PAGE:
Originally posted on The Sports Post  |  Last updated 10/18/13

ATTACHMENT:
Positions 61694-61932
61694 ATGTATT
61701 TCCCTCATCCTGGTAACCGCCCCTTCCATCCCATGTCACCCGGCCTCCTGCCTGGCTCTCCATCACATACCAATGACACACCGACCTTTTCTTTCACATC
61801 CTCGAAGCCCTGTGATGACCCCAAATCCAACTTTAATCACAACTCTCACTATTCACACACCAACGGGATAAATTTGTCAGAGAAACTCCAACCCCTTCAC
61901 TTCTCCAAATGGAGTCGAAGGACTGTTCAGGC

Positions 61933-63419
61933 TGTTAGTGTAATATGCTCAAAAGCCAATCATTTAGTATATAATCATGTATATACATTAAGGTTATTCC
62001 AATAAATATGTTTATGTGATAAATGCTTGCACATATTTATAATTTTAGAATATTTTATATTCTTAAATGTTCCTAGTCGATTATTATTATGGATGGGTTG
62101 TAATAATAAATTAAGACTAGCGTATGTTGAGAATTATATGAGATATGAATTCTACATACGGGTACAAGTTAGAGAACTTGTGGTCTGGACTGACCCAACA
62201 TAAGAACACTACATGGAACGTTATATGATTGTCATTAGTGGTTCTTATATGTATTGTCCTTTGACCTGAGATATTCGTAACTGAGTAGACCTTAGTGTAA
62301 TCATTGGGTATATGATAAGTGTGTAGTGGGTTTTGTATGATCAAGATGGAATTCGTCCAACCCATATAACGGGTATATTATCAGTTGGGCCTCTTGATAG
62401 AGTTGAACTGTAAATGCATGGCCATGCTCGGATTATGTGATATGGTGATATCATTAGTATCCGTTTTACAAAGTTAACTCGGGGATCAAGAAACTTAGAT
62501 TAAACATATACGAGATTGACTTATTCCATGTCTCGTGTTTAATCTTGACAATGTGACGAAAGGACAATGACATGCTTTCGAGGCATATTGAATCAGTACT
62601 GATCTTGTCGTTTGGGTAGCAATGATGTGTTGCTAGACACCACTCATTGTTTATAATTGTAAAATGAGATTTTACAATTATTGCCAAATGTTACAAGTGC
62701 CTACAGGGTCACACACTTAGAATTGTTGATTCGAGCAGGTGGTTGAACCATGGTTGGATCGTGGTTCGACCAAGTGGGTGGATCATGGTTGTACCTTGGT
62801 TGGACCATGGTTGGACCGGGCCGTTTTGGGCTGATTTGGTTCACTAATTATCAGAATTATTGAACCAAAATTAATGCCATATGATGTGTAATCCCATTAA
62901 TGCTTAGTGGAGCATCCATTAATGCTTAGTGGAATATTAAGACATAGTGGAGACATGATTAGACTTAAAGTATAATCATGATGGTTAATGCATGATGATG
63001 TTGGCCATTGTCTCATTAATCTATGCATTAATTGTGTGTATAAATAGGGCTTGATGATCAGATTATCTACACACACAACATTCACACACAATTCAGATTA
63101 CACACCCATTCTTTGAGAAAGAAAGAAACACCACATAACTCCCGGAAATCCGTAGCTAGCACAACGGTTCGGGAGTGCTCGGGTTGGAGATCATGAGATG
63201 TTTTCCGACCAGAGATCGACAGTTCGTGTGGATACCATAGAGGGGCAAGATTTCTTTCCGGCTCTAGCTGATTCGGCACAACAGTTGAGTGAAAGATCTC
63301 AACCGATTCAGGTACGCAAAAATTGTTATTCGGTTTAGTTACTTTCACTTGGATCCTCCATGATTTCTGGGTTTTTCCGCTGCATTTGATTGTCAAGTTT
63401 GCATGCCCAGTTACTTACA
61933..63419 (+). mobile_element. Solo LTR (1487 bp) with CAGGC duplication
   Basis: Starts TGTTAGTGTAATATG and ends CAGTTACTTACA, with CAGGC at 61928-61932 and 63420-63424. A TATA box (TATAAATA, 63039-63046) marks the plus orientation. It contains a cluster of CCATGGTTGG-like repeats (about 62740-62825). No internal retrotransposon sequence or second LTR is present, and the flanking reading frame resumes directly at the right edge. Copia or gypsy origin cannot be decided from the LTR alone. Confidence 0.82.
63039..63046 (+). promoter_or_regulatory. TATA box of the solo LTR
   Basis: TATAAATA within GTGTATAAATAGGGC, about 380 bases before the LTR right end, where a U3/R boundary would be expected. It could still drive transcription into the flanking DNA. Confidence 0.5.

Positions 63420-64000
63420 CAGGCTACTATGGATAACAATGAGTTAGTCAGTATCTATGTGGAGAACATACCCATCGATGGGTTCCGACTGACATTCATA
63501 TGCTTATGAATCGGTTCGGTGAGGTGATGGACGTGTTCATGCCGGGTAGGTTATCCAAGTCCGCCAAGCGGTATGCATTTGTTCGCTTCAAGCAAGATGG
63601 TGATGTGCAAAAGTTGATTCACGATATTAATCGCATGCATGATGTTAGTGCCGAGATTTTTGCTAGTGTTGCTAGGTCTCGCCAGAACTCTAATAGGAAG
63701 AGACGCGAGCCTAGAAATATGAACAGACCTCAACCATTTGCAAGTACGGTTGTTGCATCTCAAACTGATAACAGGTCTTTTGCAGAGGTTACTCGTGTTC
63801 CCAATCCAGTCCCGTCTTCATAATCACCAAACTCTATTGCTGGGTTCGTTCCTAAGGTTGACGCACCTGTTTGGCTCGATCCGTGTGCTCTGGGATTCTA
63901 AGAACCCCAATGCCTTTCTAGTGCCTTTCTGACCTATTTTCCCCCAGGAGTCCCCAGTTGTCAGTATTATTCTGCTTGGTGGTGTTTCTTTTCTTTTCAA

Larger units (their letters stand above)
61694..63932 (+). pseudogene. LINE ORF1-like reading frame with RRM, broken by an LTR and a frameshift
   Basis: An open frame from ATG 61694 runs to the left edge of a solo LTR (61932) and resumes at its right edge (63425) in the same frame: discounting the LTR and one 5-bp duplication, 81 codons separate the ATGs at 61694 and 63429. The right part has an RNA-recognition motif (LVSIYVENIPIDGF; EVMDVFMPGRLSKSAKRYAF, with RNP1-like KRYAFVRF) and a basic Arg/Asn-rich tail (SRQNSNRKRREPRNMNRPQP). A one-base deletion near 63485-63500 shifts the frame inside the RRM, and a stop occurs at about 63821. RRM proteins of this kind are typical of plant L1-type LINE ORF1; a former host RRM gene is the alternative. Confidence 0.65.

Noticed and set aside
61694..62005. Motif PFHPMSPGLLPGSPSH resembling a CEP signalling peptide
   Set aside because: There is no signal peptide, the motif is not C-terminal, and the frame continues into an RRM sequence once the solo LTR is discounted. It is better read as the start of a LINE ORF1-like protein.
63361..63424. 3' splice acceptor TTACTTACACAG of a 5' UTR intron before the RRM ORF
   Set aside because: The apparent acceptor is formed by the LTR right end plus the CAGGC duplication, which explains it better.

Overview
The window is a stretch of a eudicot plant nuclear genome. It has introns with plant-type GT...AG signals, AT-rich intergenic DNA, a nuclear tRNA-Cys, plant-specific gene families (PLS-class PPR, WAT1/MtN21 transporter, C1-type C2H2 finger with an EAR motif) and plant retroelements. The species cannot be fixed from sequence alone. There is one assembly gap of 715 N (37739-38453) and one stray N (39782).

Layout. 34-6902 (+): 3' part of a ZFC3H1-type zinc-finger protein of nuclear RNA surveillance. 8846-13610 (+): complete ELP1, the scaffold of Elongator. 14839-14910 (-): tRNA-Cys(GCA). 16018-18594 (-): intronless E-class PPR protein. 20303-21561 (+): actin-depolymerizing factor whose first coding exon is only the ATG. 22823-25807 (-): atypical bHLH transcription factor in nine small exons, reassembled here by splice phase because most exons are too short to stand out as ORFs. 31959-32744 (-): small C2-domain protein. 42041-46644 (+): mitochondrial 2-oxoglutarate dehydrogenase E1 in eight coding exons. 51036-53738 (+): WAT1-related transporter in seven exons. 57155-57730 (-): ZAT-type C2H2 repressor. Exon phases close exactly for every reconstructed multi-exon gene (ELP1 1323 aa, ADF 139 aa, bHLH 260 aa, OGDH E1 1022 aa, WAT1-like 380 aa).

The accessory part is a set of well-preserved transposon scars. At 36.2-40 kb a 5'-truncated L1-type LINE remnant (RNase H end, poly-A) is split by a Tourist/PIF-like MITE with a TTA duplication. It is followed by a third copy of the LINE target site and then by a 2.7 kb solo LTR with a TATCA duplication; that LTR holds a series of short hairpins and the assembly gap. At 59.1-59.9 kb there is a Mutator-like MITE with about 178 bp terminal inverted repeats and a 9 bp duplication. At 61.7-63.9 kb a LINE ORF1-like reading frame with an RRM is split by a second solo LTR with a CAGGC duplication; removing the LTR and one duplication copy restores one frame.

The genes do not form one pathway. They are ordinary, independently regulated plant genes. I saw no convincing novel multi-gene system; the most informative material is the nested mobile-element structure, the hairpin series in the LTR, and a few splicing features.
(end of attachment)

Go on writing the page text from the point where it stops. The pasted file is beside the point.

The Los Angeles Angels (no longer of Anaheim) are, without hyperbole, a unique team.  They have a home-grown veteran core of Jered Weaver, Howie Kendrick, and Erick Aybar. They have one of the best young (or of any age) players in baseball in Mike Trout. Plus, the team signed two of the biggest free agents of the past few off-seasons in Albert Pujols and Josh Hamilton. The Angels have one of the most well-regarded managers in Mike Scioscia at the helm, a GM in Jerry Dipoto who is known for making bold moves, and an owner in Arte Moreno who is not afraid to spend money. Yet the Halos won just 78 games in 2013 a year after their “disappointing” 89-73 2012 season. Bullpen When the Angels were going right, the bullpen was a strength Mike Scioscia could turn to at will. Scot Shields, Brendan Donnelly, and K-Rod shorted games and gave the Angels a set of weapons few teams could match. For the 2013 season, the Angels signed former Philly Ryan Madson to take over the 9th inning. Madson, who missed all of the 2012 season while undergoing Tommy John surgery. Unfortunately, he never recovered while on the Angels either, and missed all of 2013 as well. When the Angels were going right, the bullpen was a strength Mike Scioscia could turn to at will. Ernesto Frieri, acquired from the San Diego Padres during the 2012 season, pitched 54.1 superb innings that year, striking out 80 and collecting 23 saves. With Madson unavailable, he resumed closing duties in 2013 as well. His 3.80 ERA was less impressive than the 2.32 figure he put up the season prior, but he saved 37 games and struck out 12.8 batters per nine innings. Scott Downs put up a 2.10 ERA in parts of three seasons with the Angels, including a 1.84 in 29.1 innings this season. Garrett Richards made 17 starts and 30 relief appearances for a combined 4.16 ERA. His ERA, strikeout rate, and strikeout to walk ratio were almost the same regardless of his role. While he wasn’t great, Richards gave the Angels some consistency and filled a difficult role. At 30 years old, with all of twelve previous major league games under his belt entering the season, Dane De La Rosa had something of a breakout year. In 75 games he put up an ERA of 2.86 while striking out 2.32 batters for every walk he issued. At Triple A the last two seasons, De La Rosa struck out over 10 batters per nine innings and a 2.99 ERA. Rotation During the winter, the Angels, presumably looking to trim salary a bit after signing Josh Hamilton, parted with Dan Haren and Ervin Santana. While neither pitcher had lived up to their career norms in 2012, for a large market team without much depth after their front two, the decision was questionable. Mike Trout can’t do it alone. Jered Weaver has been the foundation of the Angels’ rotation for several seasons. After a slow start, a trip to the disabled list, and a battle with declining velocity, he was this year too. Weaver was the only starter with an ERA under 3.30 or a WHIP under 1.3. How he adjusts to reduced velocity is an open question, but Weaver showed signs this year that he can evolve as a pitcher. In the winter of 2011, in addition to Albert Pujols, the Angels signed C.J. Wilson as someone who could play the role of number two behind Weaver. So far, while his two seasons in Anaheim haven’t quite lived up to expectations, Wilson has performed as such. A 3.39 ERA, eight strikeouts per nine innings -- a mark which lead the rotation, and a fourth straight 200 inning campaign were enough to help keep the Angels going every fifth day. Jerome Williams, Jason Vargas, and Joe Blanton had a few moments, but were largely the back-end guys they appeared to be. Tommy Hansen, acquired from the Atlanta Braves for former closer Jordan Walden, tossed just 73 innings and wasn’t sharp when he was able to take the mound. Offense Offensively the Angels are nothing like the Mike Scioscia teams of the past: only two players had double-digit steals and just one, Mike Trout, swiped over twenty bag. On the plus side, six Angels has double-digit home runs and five regulars had OBPs of at least .330. Twenty-twelve American League Rookie of the Year Mike Trout, the AL MVP runner-up, and potential AL MVP this year, was great again, showing what one of the most talented young players in history can do. His .323/.432/.557 set the pace, leading the Angels in all three categories.  Hamilton, the former wunderkind who had a golden second act in Texas, was a flop in California. Trout was the only regular with an OPS greater than .775, the mark held by Howie Kendrick. Incredibly, his overall line was better than last year’s .326/.399/.564. While his home runs and steals were down a bit, adding twelve doubles and leading the league in runs scored for the second straight season made up for it. But Mike Trout can’t do it alone. Which takes us to Josh Hamilton. Hamilton, the former wunderkind who had a golden second act in Texas, was a flop in California. Signed for five-years $133 million, the club expected more than a .250/.307/.432 line and 21 homers. Combined with his .245/.322/.487 line from June 1, 2012 until the end of the season, and Hamilton has produced at a level below superstar for a while now. Former superstar Albert Pujols, who was limited to DH duties for part of the season while battling injuries, hit just .258/.330/.437 (all career lows) during his second year in Anaheim. It was the first year in his career he didn’t receive MVP votes. Mark Trumbo crushed 34 home runs, but with a .294 onbase percentage was still unable to clear the .800 OPS mark. Peter Bourjos, who could have helped solidify center field, add some speed, and move one of the sub-par corner bats for Mike Trout, had a lost season spent mostly on the disabled list. Conclusion The Angels need to find an identity. Much like the Red Sox in 2011-2012, the Angels signed some players to large contracts and found that things weren’t working out as they planned. Unlike the Red Sox, no one signed to big money is tradable, unlike Adrian Gonzalez and Carl Crawford, who both appeared to be “change of scenery guys,” which pretty much worked out for the Dodgers.  Either find help in free agency for the rotation or try to move players with some value, like Kendrick or Aybar, for help in another area, maybe with a bad contract attached. Hank Conger did begin to break through from the minors, but catcher Chris Iannetta was far from the worst problem facing the team. The team needs a number three pitcher who can bridge the gap between the top two and the bottom two. Preferably they need two of these guys: Jerome Williams just isn’t enough. Grant Green, acquired in the Alberto Callaspo trade, could find a home at third base, if Pujols is healthy enough to return to first and hide Trumbo’s glove at DH. The Angels did manage to move Vernon Wells to the Yankees, so the season wasn’t a complete loss.